USPS 3685 and the State of Marketing

Sometimes reading the USPS-required Statement of Ownership, Management, and Circulation (form 3685) can reveal a lot about the state of one’s industry.

As a direct marketing and postal junkie, I find USPS forms fascinating. (I don’t get out much.)

I was looking up something about Net Promoter Score recently, and re-read Byron Sharp’s takedown of Fred Reichheld’s shoddy work behind NPS from the Winter 2008 issue of Marketing Research. The most recent form 3685 was printed on page 28. Note the the total distribution of 4,164 copies. I think the circulation has only gotten smaller.

Imagine how many people read research publications–full of boring math–versus those that watch GaryVee videos, which are supposedly about marketing. Any wonder our industry is in its current state?

Takeaway: Be the former and read primary research. Ignore charlatans like GaryVee and Shingy.  And win.

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First Mile Problems

I was recently interviewed by Tim Furey, CEO of MarketBridge, on The Last Mile Podcast. Among our discussion of SAC, CAC, LTV, ROI, other three-letter acronyms, we also spent time on “first mile” marketing problems.

As a practicing performance/direct response marketer, I’ve always first asked myself or my clients a few strategic, or “first mile” questions. Questions like:

  • Who is your target audience?
  • What is your allowable?
  • What is your objective with this campaign, product launch, etc?
  • What does success look like?

I’ve had senior product managers, or product marketing leads respond with blank stares when I ask these questions. As a classically-­trained direct mail (OK–I’m a “junk mail” guy), I learned to start with the allowable. Knowing unit economics and fixed or overhead costs, won’t guarantee a winning campaign or new channel test. But at least you won’t be in the situation of losing money on every sale, but making it up in volume.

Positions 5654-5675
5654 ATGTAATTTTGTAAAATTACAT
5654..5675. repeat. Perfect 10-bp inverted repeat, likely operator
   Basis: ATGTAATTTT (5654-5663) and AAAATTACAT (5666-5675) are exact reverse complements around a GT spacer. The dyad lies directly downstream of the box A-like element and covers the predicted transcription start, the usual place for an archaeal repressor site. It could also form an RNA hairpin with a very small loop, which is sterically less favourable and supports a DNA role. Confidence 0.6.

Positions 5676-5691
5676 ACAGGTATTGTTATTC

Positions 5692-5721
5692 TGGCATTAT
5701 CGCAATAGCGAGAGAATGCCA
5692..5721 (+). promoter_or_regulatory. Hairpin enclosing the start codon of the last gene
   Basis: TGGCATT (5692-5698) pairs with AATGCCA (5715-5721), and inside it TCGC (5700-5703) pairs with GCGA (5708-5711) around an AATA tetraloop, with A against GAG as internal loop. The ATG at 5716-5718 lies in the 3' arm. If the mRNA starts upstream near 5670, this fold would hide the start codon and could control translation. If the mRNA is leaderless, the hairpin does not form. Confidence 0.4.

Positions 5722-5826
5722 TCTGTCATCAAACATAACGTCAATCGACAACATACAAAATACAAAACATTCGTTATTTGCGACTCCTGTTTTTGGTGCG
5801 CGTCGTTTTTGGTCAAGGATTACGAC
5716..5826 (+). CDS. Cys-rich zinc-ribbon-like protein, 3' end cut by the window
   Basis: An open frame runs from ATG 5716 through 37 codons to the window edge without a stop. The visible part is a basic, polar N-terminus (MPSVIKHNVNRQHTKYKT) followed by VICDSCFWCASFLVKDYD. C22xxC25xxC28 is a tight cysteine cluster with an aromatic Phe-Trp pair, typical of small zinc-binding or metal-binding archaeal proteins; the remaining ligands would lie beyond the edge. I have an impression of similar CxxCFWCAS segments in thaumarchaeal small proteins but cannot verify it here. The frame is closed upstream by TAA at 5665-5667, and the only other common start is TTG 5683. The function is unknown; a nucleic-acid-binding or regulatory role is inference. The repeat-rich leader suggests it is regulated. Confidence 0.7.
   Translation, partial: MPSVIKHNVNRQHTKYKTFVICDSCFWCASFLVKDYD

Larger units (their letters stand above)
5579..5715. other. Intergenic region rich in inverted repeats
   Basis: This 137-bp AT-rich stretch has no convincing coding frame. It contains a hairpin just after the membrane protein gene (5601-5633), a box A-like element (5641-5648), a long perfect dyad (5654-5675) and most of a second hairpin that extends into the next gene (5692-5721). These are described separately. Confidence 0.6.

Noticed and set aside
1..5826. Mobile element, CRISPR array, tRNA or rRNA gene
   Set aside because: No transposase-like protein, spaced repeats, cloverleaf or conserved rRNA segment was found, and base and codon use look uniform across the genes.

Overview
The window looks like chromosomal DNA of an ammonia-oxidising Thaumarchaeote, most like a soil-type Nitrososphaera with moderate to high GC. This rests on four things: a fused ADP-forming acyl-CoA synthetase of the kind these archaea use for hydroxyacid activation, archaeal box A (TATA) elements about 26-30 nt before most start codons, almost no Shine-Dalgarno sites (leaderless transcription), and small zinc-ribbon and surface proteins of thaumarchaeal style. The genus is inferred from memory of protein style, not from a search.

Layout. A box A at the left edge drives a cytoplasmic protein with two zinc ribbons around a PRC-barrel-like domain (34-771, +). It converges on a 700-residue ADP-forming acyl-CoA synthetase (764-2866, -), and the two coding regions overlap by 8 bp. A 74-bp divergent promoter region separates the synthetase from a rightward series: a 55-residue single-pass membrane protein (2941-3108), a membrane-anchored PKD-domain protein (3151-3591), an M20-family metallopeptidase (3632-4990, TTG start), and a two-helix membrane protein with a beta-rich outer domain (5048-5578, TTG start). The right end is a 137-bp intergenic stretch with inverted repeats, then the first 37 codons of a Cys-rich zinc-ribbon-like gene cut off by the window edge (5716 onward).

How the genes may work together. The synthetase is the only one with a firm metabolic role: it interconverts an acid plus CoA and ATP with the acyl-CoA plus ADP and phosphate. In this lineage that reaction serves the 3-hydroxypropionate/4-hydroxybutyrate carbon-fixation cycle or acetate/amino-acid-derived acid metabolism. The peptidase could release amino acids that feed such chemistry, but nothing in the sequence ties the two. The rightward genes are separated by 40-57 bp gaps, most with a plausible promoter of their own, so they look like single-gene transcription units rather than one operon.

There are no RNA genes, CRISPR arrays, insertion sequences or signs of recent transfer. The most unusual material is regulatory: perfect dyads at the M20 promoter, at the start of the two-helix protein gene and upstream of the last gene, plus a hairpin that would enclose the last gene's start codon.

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At the End

For years my policy when I was sick was that if I could get vertical, I went to the office. One time, about twenty years ago, I got into the office just fine. I then spent the next two hours mustering the strength to get into the car to go back home to bed. It was obviously a flawed personal policy, that came out of duty to my job.

I’ve spent the last couple of days fighting the flu–wisely, from my bed–and handling enormous grief in our family at the loss of my brother-in-law on Sunday. To not be able to console my wife for fear of getting her sick troubles me terribly. The possibility of being unable to attend my brother-in-law’s service to pay proper respect to a great man left me sleepless last night.

On Saturday my sister-in-law advised us that he wouldn’t have long to live. When we arrived at the hospital, we found family and friends, in various stages of grief and numbness. There wasn’t anything any of us could do, only offer support.

No CEO or executive from one of the companies he worked for was there. No demanding client that he gave up holiday time with family. No former bosses who expected him to drag himself into work sick. Only family.

Now how important is that meeting or Powerpoint again?

When my brother-in-law passed away early Sunday, his wife was by his side. I hope to be as lucky. Godspeed, John.

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Buy direct

There’s only one correct way to buy ads, and that’s direct from the publisher. If you buy any other way you’ll pay too much in adtech tax or get scammed buying something that’s not what you think it is. Probably both.

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Ads on blogs

I just had a chance to check my blog. Here’s the type of quality ad that gets served on blogs like mine.